I’ve been looking at archaeogaming all wrong since 2013. Well, okay, maybe not all wrong, but today something clicked in my tiny little Pooh-sized brain. Until today, I thought that archaeogaming had three — possibly four — dimensions to it, from which descended various tendrils of possible study:

1) Archaeogaming is the study of the archaeology of video games. This is the media archaeology approach where we look at a game as the artifact. We look at the box, the manuals, the disks/cartridges. We explore its history of use on a personal level as well as at its commercial level and everywhere in between. The Atari excavation in 2013 took this idea to the most literal of extremes. From this concept, we can now study hardware and software and how they combine for gameplay. We can compare the use of gaming on physical media to downloading our content from places such as Steam. We can explore modding communities and how games change through ownership. We can explore how games change within a series, and how they affect other games in a long tradition of flattery and theft.

2) Archaeogaming is the study of archaeology in video games. This is the reception studies approach where we see how games, game developers, and gamers perceive what archaeologists are and what they do. We can explore the phenomenon of looting. We can see how games let players conduct archaeology. We can examine the tropes of popularized archaeology and how they contribute to the gameplay experience.

3) Archaeogaming is the application of archaeological methods to conducting archaeology in virtual space. This is where we do our in-game fieldwalking, our artifact-collecting, our typologies, our understanding of context, even aerial/satellite photography. Instead of studying the material culture (and non-tangible heritage) of cultures and civilizations that exist in “meatspace”, we instead study those in the immaterial world.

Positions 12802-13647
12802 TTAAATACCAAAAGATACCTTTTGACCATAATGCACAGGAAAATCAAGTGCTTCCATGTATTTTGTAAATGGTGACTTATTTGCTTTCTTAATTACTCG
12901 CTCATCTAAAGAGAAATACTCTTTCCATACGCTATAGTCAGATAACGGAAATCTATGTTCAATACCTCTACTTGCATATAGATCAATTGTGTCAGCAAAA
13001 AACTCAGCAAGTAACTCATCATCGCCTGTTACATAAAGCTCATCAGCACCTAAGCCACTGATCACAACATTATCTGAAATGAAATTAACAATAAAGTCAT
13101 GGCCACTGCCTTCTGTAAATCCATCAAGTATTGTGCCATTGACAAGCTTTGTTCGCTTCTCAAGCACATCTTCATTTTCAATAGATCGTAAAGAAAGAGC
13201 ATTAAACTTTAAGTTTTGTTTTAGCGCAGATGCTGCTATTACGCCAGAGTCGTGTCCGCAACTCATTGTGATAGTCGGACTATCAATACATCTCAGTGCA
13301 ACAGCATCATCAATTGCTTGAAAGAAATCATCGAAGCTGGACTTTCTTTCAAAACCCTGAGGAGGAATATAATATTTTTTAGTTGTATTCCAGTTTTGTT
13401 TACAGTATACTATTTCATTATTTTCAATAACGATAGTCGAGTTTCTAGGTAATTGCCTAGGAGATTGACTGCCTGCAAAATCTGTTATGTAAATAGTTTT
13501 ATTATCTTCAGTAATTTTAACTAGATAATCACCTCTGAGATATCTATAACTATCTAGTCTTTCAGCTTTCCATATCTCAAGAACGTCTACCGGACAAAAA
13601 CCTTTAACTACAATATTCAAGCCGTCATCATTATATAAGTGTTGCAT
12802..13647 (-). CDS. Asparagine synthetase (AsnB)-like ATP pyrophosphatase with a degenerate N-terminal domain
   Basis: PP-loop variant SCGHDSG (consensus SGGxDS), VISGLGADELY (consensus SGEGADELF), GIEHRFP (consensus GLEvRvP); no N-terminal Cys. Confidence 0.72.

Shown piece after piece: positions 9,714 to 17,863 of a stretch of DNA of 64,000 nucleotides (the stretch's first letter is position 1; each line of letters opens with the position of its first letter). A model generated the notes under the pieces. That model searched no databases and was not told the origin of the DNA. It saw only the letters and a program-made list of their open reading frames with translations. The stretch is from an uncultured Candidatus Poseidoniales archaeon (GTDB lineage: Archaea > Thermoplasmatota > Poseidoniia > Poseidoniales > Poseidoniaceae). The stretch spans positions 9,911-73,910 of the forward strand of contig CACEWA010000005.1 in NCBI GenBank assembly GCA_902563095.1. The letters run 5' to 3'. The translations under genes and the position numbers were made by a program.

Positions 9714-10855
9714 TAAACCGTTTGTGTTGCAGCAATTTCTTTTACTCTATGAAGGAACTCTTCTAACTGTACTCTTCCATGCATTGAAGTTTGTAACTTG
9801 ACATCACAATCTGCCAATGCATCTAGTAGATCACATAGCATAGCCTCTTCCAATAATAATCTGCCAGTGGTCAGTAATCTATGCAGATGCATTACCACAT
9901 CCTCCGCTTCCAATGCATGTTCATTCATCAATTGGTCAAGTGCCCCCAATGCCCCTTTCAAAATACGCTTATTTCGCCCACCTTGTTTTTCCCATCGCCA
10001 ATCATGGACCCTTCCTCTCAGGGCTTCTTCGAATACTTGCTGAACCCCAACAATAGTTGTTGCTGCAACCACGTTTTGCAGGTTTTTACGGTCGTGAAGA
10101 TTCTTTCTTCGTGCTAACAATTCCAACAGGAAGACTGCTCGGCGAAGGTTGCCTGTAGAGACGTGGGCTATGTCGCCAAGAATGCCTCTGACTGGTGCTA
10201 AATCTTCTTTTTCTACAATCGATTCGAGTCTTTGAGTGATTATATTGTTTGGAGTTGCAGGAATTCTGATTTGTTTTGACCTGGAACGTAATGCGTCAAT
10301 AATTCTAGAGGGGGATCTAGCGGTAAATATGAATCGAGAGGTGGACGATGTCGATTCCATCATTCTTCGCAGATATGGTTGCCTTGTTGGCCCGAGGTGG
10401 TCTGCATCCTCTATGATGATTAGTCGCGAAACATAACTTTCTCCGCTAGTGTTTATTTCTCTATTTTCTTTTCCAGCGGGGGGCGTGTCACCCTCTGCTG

4) Archaeogaming is the approach to understanding how game design — done either by people directly or indirectly through the virtue of artificial intelligence and algorithms written by people — manifests everything we see in-world.

And the — dare I say — 5th dimension/element of archaeogaming? It is the entire game itself, one level deeper than actual gameplay. To explain further: many archaeologists are focused with what is under them. We dig or we dive. Gravity has drawn our collective past meters and kilometers below the surface for us to find. In a video game, it’s easy to fall into the trap of doing dirt archaeology. Our avatars/toons/characters walk around. In most cases there is gravity to reckon with. Normal physics applies. Even in space games, we (as humans) learn how to orient ourselves, and immerse ourselves in these play-spaces.

What we need to do is to remove ourselves from working in a virtual space where we deal with up and down and with cardinal directions. We should go even further to suggest that there is no difference between earth and sky, that the horizon line is artificial, and that the ship we pilot is no different from the sea on which it sails. It’s all pixels and math. And when archaeogamers are able to bring themselves to this “there is no spoon” moment, I am curious to see what patterns emerge within the structure and execution of the game itself. Are there flaws (i.e., hickeys in Photoshop images are called “artifacts”)? Can we recognize the maker’s hand? And what else is at work? We have the space we can see and in which we interact, and behind that we have the dark matter of code. Behind that, the creators, or the idea of them.

When video games are taken in this perspective, as multi-sensory collections of interactive math, what deeper meaning(s) can the video game archaeologist infer? It is perhaps a new kind of archaeology in and of itself, requiring new methods and a new set of tools. This perception does not invalidate the other interpretations of archaeogaming as a subdiscipline of archaeology, but it finally lets us look at these worlds in a way that is at once completely engaging and also far removed from the literal action happening on-screen.


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